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4. Sarah Silverman

During the 1993-94 season of “Saturday Night Live,” Sarah Silverman was a writer and featured performer. She didn’t end up being a good fit though. She only appeared in a few sketches and many of her jokes were either rejected or never used. Adding insult to injury, the show’s producer Lorne Michaels fired her via fax.

According to Bob Odenkirk, a former writer on “SNL,” Silverman didn’t fit in because she has such a strong voice. “I could see how it wouldn’t work at ‘SNL,’ because she’s got her own voice, she’s very much Sarah Silverman all the time. She can play a character but she doesn’t disappear into the character – she makes the character her. She doesn’t really do character voices. She puts out stuff that she would appreciate and then you can like it or not – she doesn’t give a sh*t,” she said. These days, she is one of the most successful standups, with a successful film and television career as well.

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3. Ben Stiller

Ben Stiller was both a writer and a featured performer on “Saturday Night Live” in 1989. His stint with the show, however, was ridiculously short. He left after only two months due to creative differences – they reportedly would not let him make short videos and, for him, that was a deal breaker. He has said in the past that his experience on the show was pretty negative and he was left pretty disillusioned as a result. Once he quit “SNL,” he headed to Los Angeles to start over. His career really took off after that. He was offered his own show titled “The Ben Stiller Show” and the rest is history.

Stiller has since dabbled in directing, has produced numerous films and has become one of the better known of the comedic actors. He is also the “acknowledged leader” of the Frat Pack, a group of actors that include Vince Vaughn, Will Ferrell, Luke Wilson, amongst others.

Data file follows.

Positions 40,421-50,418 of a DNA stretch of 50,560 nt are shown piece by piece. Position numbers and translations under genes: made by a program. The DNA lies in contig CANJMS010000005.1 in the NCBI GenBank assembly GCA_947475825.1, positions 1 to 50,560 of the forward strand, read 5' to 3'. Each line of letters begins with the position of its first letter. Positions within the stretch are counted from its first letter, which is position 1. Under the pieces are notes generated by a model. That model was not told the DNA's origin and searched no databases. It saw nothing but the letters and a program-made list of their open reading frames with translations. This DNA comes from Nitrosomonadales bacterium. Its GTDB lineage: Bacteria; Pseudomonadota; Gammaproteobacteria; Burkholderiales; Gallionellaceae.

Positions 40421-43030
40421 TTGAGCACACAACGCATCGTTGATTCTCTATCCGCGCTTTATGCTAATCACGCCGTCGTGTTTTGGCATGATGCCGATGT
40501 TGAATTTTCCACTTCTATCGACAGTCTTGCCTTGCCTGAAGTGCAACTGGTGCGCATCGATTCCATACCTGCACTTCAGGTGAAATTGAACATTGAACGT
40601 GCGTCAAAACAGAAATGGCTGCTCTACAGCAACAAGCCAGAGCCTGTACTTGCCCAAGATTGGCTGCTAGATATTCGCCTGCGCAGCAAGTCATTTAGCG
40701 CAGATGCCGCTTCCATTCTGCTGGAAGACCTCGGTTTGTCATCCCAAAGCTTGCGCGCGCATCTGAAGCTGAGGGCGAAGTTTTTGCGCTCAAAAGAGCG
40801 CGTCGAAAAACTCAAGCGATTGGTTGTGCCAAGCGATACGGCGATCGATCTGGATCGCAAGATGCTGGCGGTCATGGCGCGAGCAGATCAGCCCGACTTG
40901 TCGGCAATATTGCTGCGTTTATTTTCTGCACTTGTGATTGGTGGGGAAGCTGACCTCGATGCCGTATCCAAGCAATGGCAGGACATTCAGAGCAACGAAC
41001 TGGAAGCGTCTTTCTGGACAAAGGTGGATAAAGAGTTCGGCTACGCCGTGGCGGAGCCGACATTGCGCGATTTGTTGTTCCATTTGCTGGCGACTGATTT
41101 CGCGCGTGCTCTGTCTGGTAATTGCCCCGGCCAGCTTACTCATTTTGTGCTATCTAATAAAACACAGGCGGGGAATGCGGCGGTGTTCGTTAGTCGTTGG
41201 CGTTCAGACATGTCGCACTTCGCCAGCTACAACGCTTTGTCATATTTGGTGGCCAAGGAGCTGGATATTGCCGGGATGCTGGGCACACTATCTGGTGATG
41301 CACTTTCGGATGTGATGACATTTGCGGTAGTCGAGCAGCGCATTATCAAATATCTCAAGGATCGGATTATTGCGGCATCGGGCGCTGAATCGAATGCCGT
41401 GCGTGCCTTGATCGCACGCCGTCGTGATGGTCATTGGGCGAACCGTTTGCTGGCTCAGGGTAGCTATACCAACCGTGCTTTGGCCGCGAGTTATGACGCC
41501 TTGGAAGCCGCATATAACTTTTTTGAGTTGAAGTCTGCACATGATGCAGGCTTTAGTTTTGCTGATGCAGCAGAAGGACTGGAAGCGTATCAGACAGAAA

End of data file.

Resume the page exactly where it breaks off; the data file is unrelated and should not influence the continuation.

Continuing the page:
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2. Bill Murray

Bill Murray joined the cast of “Saturday Night Live” in 1977 during its second season and stayed on the show for three seasons in total. “SNL” is what really launched his career and turned him into a household name. He was brought on to replace Chevy Chase who had left to become a film star. When Chase returned for a few guest appearances during season two, he and Murray kept butting heads.

The “Groundhog Day” star told Empire Magazine about the feud. “It was really a Hollywood fight. Chevy is a big man, I’m not a small guy, and we were separated by my brother Brian [Doyle-Murray], who comes up to my chest,” he said. “It was kind of a non-event. It was just the significance of it. It was an Oedipal thing, a rupture. Because we all felt mad he had left us, and somehow I was the anointed avenging angel, who had to speak for everyone. But Chevy and I are friends now. It’s all fine.”

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1.Robert Downey Jr.

Robert Downey Jr. joined the cast of “Saturday Night Live” in 1985; however, he was only around for one season. Word on that street is that he was fired. Lucky for him, his movie career was just starting to really take off. The same year that he was on “SNL”, he also had a role in “Weird Science.” More movie roles followed. In 1987, he was in “The Pick Up Artist” and “Less Than Zero.” In the latter film, he played a junkie. This was during the height of his addiction. The critics praised his performance. Robert Ebert wrote, “[Robert Downey, Jr’s] acting here is so real, so subtle and so observant that it’s scary.”

Although he had a rough patch that lasted for several years, Downey has come out of it on top. He’s established himself as one of Hollywood’s highest paid actors and he is the only former “SNL” cast member to have received a Best Actor nomination from the Academy.

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Cate has a B.A. and an M.A. in English Literature and has been the Managing Editor of Fame10 for more than 6 years. Despite having a love for the works of Thomas Hardy, Leo Tolstoy and Lord Byron, she also has an intense fascination with pop culture. When she isn’t writing for Fame10, she’s planning her next big adventure in Southeast Asia.